The NFL is talking to Orlando officials about bringing the Pro Bowl All-Star Game to Orlando’s Florida Citrus Bowl as early as next year, but the deal could hinge on tourism tax money.
And that money is currently being hotly debated because Orange County Mayor Teresa Jacobs and tourism leaders are butting heads about whether now is a really bad (or really good) time to reshuffle how to spend it.
Florida Citrus Sports Chief Executive Officer Steve Hogan has distributed an email to business leaders, provided to FloridaPolitics.com, that warns that there is a narrow window of opportunity to negotiate a deal with the NFL, and it is now.
He seeks some direction of whether local officials should push forward with negotiations with the NFL with or without a commitment from Jacobs on the tourism tax.
The issue of the tourism development tax, “has severely hampered our ability to secure commitments/assurances needed to finalize a three-year plan with the NFL,” Hogan wrote. “The NFL is in the middle of a 30-day window with Hawaii that allowed them enough cover to work with Orlando. Over the next week or two, a final decision will be made, and it is critical for the NFL to understand what the next three years in Orlando would look like financially.”
Hogan was not available Tuesday to comment on the memo.
Jacobs issued this statement: “We’ve been in discussions with leaders from Citrus Sports about the possibility of hosting the NFL Pro Bowl at the Citrus Bowl. Currently, we’re refining the process for evaluating the use TDT funds for such events. I am confident that once that effort is concluded, we will be able to compete to bring this marquee event to our community.”
For most of the past 36 years, the Pro Bowl was held at Aloha Stadium in Honolulu, taking only one-year breaks in 2010 in Miami and 2015 in Arizona.
Florida Citrus Sports and the NFL are talking about a three-year contract for 2017-19, according to Hogan’s email. The NFL, the email said, is seeking $2.5 million from various local funds in 2017, and more in the next couple of years. Hogan believes the second and third-year totals are negotiable.
But that $2.5 million, as laid out in the email, includes a $500,000 each year from Visit Orlando, which is funded by the tourist tax, and an additional $1 million each year of tourist tax from Orange County.
The problem: Orange County’s tourism development tax debate is, in some respects, mired down in politics.
The six-cent Orange County bed tax brought in $226 million last year, and is expected to bring in more this year. The formula of how to spend the money was set in a complex deal between the county and the city of Orlando in 2007, and amended a couple of times since. Most of it goes to the Orange County Convention Center and the county visitors bureau, Visit Orlando. Other chunks are reserved for sports, arts and the city’s venues, including the Citrus Bowl.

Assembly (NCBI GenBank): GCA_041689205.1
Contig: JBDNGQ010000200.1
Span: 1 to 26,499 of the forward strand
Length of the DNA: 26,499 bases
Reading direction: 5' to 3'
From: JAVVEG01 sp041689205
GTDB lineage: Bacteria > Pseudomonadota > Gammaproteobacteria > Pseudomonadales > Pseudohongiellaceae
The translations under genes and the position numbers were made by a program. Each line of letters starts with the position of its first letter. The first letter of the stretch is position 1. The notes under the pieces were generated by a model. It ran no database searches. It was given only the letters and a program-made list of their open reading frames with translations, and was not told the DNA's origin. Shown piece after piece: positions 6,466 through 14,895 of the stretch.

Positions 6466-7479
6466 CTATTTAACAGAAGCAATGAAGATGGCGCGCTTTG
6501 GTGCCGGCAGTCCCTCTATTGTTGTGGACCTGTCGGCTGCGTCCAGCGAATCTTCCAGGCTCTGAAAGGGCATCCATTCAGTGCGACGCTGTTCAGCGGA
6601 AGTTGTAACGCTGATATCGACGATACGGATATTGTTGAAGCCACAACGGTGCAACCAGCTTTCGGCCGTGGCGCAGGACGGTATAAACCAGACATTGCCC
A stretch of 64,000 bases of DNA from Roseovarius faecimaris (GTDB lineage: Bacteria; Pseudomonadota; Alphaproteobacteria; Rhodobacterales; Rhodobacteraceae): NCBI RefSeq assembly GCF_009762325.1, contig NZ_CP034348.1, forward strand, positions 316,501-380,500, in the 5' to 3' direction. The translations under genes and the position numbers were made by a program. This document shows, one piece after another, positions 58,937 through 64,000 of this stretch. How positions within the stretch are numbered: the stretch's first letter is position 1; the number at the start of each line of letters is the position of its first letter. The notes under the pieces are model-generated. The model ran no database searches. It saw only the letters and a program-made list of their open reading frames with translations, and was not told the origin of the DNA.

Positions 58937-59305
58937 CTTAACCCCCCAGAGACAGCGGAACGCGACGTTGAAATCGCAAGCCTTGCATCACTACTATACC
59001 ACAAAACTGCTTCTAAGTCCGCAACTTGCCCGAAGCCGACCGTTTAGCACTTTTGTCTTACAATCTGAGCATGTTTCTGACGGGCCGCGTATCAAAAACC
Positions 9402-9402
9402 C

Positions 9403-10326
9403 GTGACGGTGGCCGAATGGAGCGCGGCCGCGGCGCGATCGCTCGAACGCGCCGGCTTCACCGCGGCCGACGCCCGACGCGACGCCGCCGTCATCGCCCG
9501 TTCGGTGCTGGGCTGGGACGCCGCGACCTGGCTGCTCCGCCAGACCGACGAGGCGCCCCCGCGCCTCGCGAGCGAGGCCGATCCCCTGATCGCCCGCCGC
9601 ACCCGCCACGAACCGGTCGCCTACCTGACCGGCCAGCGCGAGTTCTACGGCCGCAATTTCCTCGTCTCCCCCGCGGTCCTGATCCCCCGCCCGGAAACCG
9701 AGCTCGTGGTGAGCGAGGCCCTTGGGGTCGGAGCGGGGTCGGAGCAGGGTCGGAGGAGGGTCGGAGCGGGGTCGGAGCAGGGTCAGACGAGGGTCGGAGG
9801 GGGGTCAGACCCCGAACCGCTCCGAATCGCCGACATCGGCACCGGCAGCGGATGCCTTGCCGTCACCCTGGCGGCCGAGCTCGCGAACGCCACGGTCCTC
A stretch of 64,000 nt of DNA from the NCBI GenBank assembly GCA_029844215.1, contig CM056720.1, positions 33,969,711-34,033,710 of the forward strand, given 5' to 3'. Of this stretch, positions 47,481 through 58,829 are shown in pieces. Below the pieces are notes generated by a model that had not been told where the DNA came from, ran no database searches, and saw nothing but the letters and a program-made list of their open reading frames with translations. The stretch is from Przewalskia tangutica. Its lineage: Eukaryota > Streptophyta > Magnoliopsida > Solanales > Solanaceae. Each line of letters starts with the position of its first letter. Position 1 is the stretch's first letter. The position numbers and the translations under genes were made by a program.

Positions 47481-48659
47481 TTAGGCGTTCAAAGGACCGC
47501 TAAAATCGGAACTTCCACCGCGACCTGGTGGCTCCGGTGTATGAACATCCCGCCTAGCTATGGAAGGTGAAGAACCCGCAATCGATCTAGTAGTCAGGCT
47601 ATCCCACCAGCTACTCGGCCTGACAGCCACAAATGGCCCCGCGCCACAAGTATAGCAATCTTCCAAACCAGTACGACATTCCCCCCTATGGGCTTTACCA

In the past year, there have been two proposals on how Orange County should consider future changes in the formula used to spend the money.
One would set up a system through a county ordinance, and the other would set up a system through the county’s charter. The county Charter Review Commission is working on a charter amendment now, and it would go before voters this fall.
Jacobs initially preferred the ordinance method, but agreed to allow the charter approach to proceed at the request of tourism leaders, including the Central Florida Hotel and Lodging Association.
Now that the Charter Review Commission has agreed to a charter amendment, the lodging association changed its position three weeks ago, proposing a new mix for the tourism tax spending that would have included more money for sports and the Citrus Bowl, among other things.
Jacobs responded with two objections: that it was too late to propose changing the spending formula because the county was preparing to ask voters about that; and that she thought the proposal was not financially wise at any rate.
Hogan’s email said he met with Jacobs Monday and found she was “very excited and interested” in pursuing the support we have requested.
“But,” Hogan continued, “the recent charter discussion has put her ability to officially begin to request and secure support on hold. I personally believe this is a ‘when-not-if’ challenge.
“I truly believe the support will be there when the public debate concludes later this summer/year. Either way, we must put the need for TDT funding on the record when the Pro Bowl Opportunity becomes public. We asked the Mayor if that is something she would like to be a part of, if not, we will have to do it, and she and others will have to respond.”